Given the importance of long-term follow up after WLS, the preoperative psychosocial assessment provides a valuable opportunity for patients to establish a trusted connection to a behavioral health provider as an additional resource and integral participant in their postoperative care. The need to ensure that postoperative psychosocial care is available has been noted in established practice guidelines [7,8,11], and evidence suggests that such care is associated with better outcomes after surgery [199]. As discussed previously, a number of adverse outcomes have been documented, including nonadherence to the postoperative regimen [54,90,126,127,151,261,264,310,311], insufficient weight loss [312], weight regain [59,72,264,313–316], eating disturbances [40,45,67,68,71,72,93], problems with addiction [30,241,242,245,249,250], and, in extreme circumstances, even suicide [31,139,140]. Even in the absence of severe adverse outcomes, postsurgical psychosocial involvement may assist patients in the complex and dynamic process of behavior change by supporting health behavior change and sustained adherence to the postoperative regimen in the long term [69]. Psychosocial factors are more likely to affect outcomes beyond the first year after surgery, when the biological and mechanical effects of surgery wane and behavioral factors thus become more influential [113]. Furthermore, postoperative improvements in quality of life, psychosocial functioning, and psychiatric symptoms have been observed to deteriorate over time [133,317]. Provision should be made for long-term psychosocial follow-up of WLS patients [26,57,63,115,267,318–324], and the plan for this follow-up care should be defined before surgery. How this is achieved, however—through in-house behavioral health services, support groups, or monitoring by surgical staff and referral to appropriate providers when needed—will depend upon the resources of individual surgery practices.

Conclusions

Psychosocial factors and adherence to the recommended postoperative dietary and lifestyle regimen have significant potential to affect postoperative outcomes. Thus, it is recommended that bariatric behavioral health clinicians with specialized knowledge and experience be involved in the evaluation and care of patients both before and after surgery. The evaluating clinician plays a number of important roles in the multidisciplinary treatment of the bariatric patient. Central among these is the role of identifying factors that may pose challenges to optimal surgical outcome and providing recommendations to the patient and bariatric team on how to address these issues.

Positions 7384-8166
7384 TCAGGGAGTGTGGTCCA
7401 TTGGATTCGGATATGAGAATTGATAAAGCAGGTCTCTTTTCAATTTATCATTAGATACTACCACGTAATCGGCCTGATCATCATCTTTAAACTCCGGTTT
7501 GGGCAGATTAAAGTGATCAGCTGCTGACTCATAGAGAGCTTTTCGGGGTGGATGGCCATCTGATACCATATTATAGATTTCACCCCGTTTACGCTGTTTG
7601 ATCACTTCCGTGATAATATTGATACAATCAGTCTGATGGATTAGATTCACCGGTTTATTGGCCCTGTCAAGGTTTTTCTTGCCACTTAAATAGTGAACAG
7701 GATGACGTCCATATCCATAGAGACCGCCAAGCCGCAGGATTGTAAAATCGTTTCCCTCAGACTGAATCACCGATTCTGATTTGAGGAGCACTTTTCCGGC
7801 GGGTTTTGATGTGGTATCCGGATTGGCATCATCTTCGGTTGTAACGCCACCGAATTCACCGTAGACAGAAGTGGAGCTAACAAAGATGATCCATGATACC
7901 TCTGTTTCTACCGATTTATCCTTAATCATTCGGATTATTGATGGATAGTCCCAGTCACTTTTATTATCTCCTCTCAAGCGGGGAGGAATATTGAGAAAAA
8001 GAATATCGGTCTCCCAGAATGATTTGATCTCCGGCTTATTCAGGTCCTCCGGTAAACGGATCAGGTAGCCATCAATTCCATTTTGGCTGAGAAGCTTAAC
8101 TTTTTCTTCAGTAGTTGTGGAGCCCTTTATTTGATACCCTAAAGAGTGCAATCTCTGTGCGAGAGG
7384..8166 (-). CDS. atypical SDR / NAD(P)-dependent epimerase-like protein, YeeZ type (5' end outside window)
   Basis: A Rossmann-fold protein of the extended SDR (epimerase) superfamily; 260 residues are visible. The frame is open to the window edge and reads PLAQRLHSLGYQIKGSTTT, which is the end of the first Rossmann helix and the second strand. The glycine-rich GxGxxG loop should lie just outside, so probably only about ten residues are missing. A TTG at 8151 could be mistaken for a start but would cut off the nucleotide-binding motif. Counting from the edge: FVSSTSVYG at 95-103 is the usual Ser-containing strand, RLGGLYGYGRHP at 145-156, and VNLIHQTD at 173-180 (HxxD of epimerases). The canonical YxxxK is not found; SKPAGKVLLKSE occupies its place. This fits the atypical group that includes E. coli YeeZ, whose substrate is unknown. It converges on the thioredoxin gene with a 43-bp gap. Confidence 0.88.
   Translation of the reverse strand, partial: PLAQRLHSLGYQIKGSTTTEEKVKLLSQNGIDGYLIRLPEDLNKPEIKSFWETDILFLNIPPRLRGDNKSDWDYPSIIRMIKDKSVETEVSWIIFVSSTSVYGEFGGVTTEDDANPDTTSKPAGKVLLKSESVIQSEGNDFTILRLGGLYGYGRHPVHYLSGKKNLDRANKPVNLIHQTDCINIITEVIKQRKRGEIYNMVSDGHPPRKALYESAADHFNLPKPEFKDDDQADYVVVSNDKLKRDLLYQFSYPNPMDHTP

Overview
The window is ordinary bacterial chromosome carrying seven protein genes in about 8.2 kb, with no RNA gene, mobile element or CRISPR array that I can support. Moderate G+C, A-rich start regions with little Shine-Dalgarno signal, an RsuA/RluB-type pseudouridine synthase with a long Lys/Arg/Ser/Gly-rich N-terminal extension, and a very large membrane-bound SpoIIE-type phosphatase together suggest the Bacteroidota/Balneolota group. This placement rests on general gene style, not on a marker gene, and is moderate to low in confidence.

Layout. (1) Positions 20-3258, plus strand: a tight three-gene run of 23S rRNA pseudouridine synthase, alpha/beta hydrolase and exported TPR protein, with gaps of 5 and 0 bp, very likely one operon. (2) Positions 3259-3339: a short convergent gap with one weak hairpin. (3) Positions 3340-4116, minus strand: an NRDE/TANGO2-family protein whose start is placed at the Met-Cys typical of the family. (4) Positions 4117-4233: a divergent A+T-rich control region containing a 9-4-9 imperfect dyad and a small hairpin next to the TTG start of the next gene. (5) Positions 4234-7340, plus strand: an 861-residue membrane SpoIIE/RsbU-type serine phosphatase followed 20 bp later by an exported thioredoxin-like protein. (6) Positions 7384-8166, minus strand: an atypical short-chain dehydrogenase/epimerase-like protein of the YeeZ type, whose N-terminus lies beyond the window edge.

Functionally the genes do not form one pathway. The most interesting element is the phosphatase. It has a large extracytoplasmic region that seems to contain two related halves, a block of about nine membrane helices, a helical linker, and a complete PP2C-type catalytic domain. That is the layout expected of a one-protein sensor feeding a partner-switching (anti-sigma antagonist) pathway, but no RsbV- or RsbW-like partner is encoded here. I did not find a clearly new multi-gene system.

Disclosures

The authors have no commercial associations that might be a conflict of interest in relation to this article.

Disclaimer

The American Society for Metabolic and Bariatric Surgery (ASMBS) is established as an educational professional medical society. These recommendations are based on expert opinion and literature review of empirical and clinical data with a varying level of evidence; they are offered only as suggestions and are not intended to establish a local, regional, or national standard of care for the presurgical psychosocial assessment of patients seeking weight loss surgery (WLS). Although the ASMBS views these recommendations as being important to the patient selection process and the multidisciplinary provision of high-quality patient care, it does not warrant, guarantee, or promise that compliance with these recommendations will ensure positive surgical outcomes for any specific program or patient. It is the responsibility of the individual behavioral health provider and the bariatric surgery program to determine appropriate psychosocial assessment protocols for patient selection. These recommendations should be used in conjunction with best clinical judgment, the current empirical literature, and in consideration of the resources available regionally to the surgical program and to the individual patient.

Acknowledgments

The authors would like to thank Drs. Leslie Heinberg and David B. Sarwer for their contributions to and review of these guidelines.